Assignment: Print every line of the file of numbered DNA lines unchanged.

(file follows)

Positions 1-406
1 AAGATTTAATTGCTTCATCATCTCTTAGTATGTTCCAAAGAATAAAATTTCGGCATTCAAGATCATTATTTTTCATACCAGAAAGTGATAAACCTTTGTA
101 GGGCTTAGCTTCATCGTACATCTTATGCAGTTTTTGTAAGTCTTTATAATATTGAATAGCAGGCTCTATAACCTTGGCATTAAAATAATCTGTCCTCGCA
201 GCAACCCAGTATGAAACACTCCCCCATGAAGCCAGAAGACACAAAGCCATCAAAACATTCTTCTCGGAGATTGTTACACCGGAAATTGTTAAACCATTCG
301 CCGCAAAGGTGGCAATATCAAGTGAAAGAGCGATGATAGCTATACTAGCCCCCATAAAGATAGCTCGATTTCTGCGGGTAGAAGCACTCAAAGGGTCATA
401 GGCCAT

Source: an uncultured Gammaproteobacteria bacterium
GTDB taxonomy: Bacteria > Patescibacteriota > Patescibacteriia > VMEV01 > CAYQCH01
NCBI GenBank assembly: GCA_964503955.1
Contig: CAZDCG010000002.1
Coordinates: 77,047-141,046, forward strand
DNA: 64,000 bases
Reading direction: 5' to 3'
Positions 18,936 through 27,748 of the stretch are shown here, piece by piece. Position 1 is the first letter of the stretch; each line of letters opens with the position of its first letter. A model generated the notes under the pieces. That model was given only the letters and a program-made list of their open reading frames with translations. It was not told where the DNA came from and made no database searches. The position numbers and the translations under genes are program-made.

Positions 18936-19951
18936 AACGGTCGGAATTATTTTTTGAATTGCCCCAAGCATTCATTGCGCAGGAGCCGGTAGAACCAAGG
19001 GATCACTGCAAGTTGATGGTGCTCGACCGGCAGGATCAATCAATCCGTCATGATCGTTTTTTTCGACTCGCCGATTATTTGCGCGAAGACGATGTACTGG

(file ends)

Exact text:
Positions 1-406
1 AAGATTTAATTGCTTCATCATCTCTTAGTATGTTCCAAAGAATAAAATTTCGGCATTCAAGATCATTATTTTTCATACCAGAAAGTGATAAACCTTTGTA
101 GGGCTTAGCTTCATCGTACATCTTATGCAGTTTTTGTAAGTCTTTATAATATTGAATAGCAGGCTCTATAACCTTGGCATTAAAATAATCTGTCCTCGCA
201 GCAACCCAGTATGAAACACTCCCCCATGAAGCCAGAAGACACAAAGCCATCAAAACATTCTTCTCGGAGATTGTTACACCGGAAATTGTTAAACCATTCG
301 CCGCAAAGGTGGCAATATCAAGTGAAAGAGCGATGATAGCTATACTAGCCCCCATAAAGATAGCTCGATTTCTGCGGGTAGAAGCACTCAAAGGGTCATA
401 GGCCAT

Source: an uncultured Gammaproteobacteria bacterium
GTDB taxonomy: Bacteria > Patescibacteriota > Patescibacteriia > VMEV01 > CAYQCH01
NCBI GenBank assembly: GCA_964503955.1
Contig: CAZDCG010000002.1
Coordinates: 77,047-141,046, forward strand
DNA: 64,000 bases
Reading direction: 5' to 3'
Positions 18,936 through 27,748 of the stretch are shown here, piece by piece. Position 1 is the first letter of the stretch; each line of letters opens with the position of its first letter. A model generated the notes under the pieces. That model was given only the letters and a program-made list of their open reading frames with translations. It was not told where the DNA came from and made no database searches. The position numbers and the translations under genes are program-made.

Positions 18936-19951
18936 AACGGTCGGAATTATTTTTTGAATTGCCCCAAGCATTCATTGCGCAGGAGCCGGTAGAACCAAGG
19001 GATCACTGCAAGTTGATGGTGCTCGACCGGCAGGATCAATCAATCCGTCATGATCGTTTTTTTCGACTCGCCGATTATTTGCGCGAAGACGATGTACTGG